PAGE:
Just when you thought this season couldn’t get any stranger, it did.
It was the waste of a night, but perhaps not if you came from the Toronto FC camp. They kept their long, now 18-game unbeaten streak in tact with another MLS victory at Stade Saputo. For those of us who turned up or watched on TV? Well, it was a couple of hours we’ll never get back!
There had been one or two stories before last night’s abstract derby game at Stade Saputo suggesting that either one or both sets of players favoured following the lead set by MLS clubs on Wednesday night, when 5 matches were postponed.
In the wake of America’s latest racist scandal, it became ever more clear after last night’s 90 minutes how much some players, particularly on one side, hadn’t wanted to play.
Toronto talisman Jozy Altidore actually did decide not to participate for ‘personal reasons’.
The match was the first MLS contest played after five games were postponed Wednesday evening, after player-led protests across the league in the wake of the Jacob Blake shooting.
TFC coach Greg Vanney praised his players for the work they’ve been doing on behalf of social justice and the way they were able to get up for the match.
Thierry Henry in complete contrast appeared tetchy and agitated during the post-match press conference refusing to respond to any questions apart from those directly related to events played out on the field.
He preferred to complement Toronto for their performance...
“Toronto played a good game. They deserved to win today. They kept the ball at the beginning. Once you don’t get it back obviously you can’t impose your style. It became difficult and like I said they were better than us on the day, but we have an opportunity to rectify that on Tuesday.”
But if the narrative wasn’t yet fully apparent, it was beginning to become emphatically clear.
In TVA Sports’ pre-game show, Impact central defender Rudy Camacho had already indicated his team-mates did not want for the game to go ahead. Post-game his remarks retained the same consistency.
“We [Montreal Impact players] agreed not to play. During the day Thursday, we had a call with players from Toronto who are supposedly important to the cause and they said they wanted to play.
“We thought about it and we didn’t agree at all. We felt that no one was supporting us.”
Luis Binks didn’t raise the subject post-game but was asked about the comments attributed to team-mate, Camacho...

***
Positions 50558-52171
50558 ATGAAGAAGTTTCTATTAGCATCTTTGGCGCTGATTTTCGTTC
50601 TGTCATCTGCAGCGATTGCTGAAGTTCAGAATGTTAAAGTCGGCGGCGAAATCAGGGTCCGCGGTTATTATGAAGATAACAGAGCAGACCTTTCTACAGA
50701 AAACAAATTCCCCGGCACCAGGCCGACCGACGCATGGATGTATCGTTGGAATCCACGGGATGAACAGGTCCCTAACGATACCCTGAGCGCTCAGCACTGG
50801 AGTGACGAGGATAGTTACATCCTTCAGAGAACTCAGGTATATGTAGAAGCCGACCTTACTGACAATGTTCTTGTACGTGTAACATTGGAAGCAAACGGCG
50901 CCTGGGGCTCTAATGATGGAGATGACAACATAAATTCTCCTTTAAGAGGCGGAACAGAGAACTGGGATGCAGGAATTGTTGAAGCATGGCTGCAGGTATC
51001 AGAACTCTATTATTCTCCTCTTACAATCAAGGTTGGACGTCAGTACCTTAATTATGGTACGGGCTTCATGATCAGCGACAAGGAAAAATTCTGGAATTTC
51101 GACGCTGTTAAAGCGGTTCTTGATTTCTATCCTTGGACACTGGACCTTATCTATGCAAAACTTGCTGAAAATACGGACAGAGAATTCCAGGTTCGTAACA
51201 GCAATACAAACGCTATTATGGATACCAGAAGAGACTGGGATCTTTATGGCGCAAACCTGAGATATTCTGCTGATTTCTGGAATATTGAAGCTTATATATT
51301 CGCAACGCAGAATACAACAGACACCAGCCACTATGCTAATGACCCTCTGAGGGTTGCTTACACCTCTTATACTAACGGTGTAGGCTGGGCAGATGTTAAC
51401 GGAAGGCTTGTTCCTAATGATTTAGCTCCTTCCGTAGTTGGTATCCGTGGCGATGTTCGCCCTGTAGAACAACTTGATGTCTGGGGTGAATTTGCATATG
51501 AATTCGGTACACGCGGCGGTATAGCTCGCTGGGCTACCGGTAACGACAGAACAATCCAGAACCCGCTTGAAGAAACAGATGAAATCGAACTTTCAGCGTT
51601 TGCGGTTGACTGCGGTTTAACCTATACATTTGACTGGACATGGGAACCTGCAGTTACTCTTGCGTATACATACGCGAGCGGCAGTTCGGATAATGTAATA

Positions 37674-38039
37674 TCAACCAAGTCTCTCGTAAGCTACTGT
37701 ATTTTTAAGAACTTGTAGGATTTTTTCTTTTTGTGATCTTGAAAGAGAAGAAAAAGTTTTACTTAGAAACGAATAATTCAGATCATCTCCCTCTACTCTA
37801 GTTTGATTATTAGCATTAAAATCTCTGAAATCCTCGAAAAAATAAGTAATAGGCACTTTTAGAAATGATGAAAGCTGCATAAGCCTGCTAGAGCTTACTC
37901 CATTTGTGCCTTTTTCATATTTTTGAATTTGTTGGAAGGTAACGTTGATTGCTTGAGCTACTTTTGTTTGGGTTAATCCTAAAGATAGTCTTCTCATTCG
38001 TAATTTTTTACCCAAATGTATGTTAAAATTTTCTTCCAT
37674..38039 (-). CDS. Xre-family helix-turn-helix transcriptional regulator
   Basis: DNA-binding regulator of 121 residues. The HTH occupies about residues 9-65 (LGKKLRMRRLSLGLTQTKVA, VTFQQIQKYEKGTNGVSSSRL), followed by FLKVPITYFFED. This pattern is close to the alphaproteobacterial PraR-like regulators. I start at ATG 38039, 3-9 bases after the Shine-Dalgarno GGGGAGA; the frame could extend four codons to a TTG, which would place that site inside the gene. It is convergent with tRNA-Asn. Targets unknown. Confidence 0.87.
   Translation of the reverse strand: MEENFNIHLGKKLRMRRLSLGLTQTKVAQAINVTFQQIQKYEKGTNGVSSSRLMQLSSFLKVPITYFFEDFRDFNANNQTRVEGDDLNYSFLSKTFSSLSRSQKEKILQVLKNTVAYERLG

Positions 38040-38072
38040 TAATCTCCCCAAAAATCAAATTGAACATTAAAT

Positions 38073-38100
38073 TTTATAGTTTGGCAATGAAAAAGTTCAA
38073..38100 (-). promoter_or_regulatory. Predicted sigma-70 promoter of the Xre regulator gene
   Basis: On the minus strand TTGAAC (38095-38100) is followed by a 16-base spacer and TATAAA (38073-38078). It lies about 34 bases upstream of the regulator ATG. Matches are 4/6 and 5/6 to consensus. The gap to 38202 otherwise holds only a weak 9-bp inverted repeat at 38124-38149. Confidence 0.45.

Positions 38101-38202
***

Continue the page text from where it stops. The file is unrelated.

“No-one wanted to play, that’s true, but I don’t think we can use that as an excuse. The final decision was to play, so we played the game. We weren’t good enough. They were probably better than us and had more chances.”
The 18-year-old Englishman went on...
“There’s a lot of boys in the changing room, if not everyone, who felt that the right decision was to support what was going on and try to make a stand against what’s going on in the US.
“And we thought it would be quite powerful if two Canadian clubs, although it [the shooting] didn’t happen in Canada.... racism happens everywhere but even though what happened didn’t directly happen in Canada it would be good for us to show our support. But for whatever reason that didn’t happen and we played the game.”
Binks too alluded to previous Montreal contact with Toronto FC playing counterparts, but they had wanted one thing and the Montreal players another, with the result that the two sets of players didn’t find common ground and the game went ahead.
Certainly this was one of the worst, most passionless, derby games I personally have ever witnessed. Maybe even, THE WORST, and I’ve seen quite a few in various countries and cities down the years.
Despite the narrow margin of victory, Toronto were vastly superior, and although I wouldn’t say the Impact players went out to give less than 100%, it was still a poor show from the men in black and blue.
It had all the hallmarks of a training match in which one team possessed enough ball artists to comfortably keep possession away from a workmanlike sparring partner that wasn’t bothered enough to even get stuck in.
Whenever a team is being outplayed, especially in a derby, you expect at least a high degree of effort and some physicality to at least unsettle superior opposition, to let them know they’re in a game. Last night that didn’t happen and Toronto weren’t required to even find second gear. It was insipid stuff.
Whether that was down to circumstances brought about by world events, I’ll leave for each reader to make their own minds up.
For those who gave up their Friday night to spectate at such a boring event, whether on TV or at the stadium, I feel for you.
And to those in the 250 who paid to enter the stadium, some at higher prices than normal, it’s justifiable should you feel robbed.
Admittedly yesterday, I was one of those perplexed at the very thought of postponing last night’s game. Having now lived the experience, I wouldn’t want to do so again.
MLS needs to step up, take the lead and provide direction now. Players and teams need to be committed going into a game. It’s the least the paying public deserve. And they didn’t get that last night.